Tag Archive for CEP

CEP: Another poll showing 7 out of 10 want an English Parliament

Another poll showing 7 out of 10 want an English Parliament

The Campaign for an English Parliament welcomes the findings of the ICM poll commissioned by Power 2010 which confirms that 7 out of 10 people support for an English Parliament.

This result backs up last year’s poll for the Jury Team and the last two independent polls commissioned by the Campaign for an English Parliament, all of which came out with the same figure. The people of England want an English Parliament, it’s a mystery why the British parties go to such great lengths to deny us the same right to self-determination they gave the Scots, Welsh and Northern Irish.

Hundreds of thousands of people – perhaps even millions – will celebrate St Georges Day today and over the weekend with local councils, companies, societies and individuals organising fun days and parties. What better way to finish off the St Georges Day celebrations than an announcement from the leaders of the big three parties that they are listening to voters in England and will hold a referendum on creating an English Parliament like they did in Scotland and Wales? They’re all promising change, this is change we want.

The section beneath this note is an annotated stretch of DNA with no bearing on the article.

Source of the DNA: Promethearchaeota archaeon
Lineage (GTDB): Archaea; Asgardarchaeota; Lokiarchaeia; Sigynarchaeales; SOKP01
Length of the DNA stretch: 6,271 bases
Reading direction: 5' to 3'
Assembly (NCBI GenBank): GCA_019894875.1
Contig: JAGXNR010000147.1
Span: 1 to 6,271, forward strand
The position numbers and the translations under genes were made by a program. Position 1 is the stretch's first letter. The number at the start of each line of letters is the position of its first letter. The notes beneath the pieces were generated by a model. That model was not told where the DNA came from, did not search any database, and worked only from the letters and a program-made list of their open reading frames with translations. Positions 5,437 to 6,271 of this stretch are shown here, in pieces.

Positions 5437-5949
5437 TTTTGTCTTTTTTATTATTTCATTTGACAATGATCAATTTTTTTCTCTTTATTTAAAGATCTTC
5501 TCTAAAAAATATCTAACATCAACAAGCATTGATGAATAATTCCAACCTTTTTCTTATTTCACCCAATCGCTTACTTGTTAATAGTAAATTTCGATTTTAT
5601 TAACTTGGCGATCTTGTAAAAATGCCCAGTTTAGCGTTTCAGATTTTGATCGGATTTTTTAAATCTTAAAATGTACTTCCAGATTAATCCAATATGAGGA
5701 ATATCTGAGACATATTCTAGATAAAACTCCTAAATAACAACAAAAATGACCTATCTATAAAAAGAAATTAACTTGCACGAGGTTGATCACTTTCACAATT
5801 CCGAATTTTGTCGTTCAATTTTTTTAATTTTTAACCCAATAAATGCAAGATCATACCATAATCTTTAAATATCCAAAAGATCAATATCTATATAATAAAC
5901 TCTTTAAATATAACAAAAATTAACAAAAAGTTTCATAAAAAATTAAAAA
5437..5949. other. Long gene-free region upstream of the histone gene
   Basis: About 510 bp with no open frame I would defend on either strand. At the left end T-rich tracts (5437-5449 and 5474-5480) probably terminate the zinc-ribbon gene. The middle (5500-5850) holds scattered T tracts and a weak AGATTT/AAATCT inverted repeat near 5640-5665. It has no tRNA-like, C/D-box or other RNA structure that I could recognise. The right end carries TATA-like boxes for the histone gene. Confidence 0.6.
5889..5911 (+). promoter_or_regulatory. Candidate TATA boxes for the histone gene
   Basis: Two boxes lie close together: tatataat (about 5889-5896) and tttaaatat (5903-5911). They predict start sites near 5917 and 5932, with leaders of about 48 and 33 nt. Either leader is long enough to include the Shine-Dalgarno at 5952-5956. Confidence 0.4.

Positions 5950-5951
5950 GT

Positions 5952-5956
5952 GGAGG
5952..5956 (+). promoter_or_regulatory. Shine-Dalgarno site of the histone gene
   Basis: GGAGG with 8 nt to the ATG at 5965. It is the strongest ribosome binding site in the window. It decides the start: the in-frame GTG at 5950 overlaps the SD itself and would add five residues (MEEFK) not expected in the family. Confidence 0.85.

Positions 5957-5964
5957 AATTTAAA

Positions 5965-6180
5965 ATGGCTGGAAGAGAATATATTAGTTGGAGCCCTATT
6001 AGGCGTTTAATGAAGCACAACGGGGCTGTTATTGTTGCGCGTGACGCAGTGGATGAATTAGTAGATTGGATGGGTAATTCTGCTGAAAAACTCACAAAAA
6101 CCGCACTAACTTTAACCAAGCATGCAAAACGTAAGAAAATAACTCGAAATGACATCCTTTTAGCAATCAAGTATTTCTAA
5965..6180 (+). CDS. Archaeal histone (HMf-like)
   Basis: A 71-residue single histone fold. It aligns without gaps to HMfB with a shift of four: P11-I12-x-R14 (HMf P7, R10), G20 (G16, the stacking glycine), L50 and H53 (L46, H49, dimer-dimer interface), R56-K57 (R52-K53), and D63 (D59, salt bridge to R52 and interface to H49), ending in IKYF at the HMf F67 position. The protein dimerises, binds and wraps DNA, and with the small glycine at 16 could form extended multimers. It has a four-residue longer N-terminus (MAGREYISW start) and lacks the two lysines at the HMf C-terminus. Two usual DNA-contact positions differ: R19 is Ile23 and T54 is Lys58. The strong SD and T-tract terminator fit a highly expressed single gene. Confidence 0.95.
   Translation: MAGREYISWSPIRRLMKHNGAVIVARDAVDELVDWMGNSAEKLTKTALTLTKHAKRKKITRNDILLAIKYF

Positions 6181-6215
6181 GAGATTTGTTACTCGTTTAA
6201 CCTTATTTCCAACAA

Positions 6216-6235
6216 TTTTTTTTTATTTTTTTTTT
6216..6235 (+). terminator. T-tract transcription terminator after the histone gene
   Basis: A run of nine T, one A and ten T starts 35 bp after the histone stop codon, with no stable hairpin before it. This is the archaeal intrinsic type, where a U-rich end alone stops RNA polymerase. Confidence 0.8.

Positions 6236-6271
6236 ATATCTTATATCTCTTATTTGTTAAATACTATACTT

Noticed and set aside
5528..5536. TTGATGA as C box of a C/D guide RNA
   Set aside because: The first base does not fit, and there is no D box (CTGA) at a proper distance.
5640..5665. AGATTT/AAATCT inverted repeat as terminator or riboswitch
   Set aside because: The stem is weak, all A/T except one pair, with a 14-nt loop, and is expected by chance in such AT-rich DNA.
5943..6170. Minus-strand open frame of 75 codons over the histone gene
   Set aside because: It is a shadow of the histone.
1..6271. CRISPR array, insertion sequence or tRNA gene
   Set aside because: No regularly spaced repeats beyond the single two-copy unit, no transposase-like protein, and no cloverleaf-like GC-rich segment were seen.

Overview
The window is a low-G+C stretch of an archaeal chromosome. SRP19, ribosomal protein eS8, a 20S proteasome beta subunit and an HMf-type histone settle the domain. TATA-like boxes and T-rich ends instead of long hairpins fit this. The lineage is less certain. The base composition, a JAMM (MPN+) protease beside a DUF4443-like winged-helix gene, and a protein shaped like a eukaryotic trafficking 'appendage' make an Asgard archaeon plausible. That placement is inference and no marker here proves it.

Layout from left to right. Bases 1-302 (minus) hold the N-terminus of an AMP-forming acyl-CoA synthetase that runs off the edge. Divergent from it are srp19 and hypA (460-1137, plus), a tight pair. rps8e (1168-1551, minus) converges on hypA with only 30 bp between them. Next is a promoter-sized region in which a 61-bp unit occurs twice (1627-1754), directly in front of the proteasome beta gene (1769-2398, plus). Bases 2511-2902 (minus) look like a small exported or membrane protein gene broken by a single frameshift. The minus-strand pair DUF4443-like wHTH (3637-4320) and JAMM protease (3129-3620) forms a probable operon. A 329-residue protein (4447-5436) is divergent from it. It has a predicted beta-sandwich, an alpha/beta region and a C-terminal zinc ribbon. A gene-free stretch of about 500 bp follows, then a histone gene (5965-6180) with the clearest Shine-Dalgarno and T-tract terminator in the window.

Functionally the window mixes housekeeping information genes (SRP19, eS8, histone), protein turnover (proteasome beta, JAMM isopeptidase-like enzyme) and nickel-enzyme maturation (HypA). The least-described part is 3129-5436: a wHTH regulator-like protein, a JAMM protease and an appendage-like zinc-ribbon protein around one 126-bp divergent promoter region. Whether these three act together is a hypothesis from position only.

To reinforce their message, Power 2010 beamed an English flag with the slogan “Home Rule” onto the side of Westminster Palace tomorrow. The Brits won’t be amused!

CEP: British Business Secretary to destroy English universities

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Peter Mandelson, the unelected British English Business Secretary, has announced over half a billion pounds in budget cuts for English universities and told them to protect quality and access to higher education at the same time.

The Scottish Chancellor announced £600m of cuts for English universities in his pre-budget report a few weeks ago and it is not clear whether this £533m cut to the English universities budget announced by the British Trade Secretary is an additional cut or part of the £600m cuts announced by the Scottish Chancellor.

The introduction of top-up and tuition fees in England, which were rejected by MPs elected in England but passed with the votes of MPs elected in Scotland, priced university education out of reach for most people in England.  The shambolic English student loan system introduced to try and entice more poor people into university has crippled tens of thousands of young English people with tens of thousands of pounds of debts.  A half billion pound cut in the budget will devastate the English university system, a £1.1bn cut would cripple it.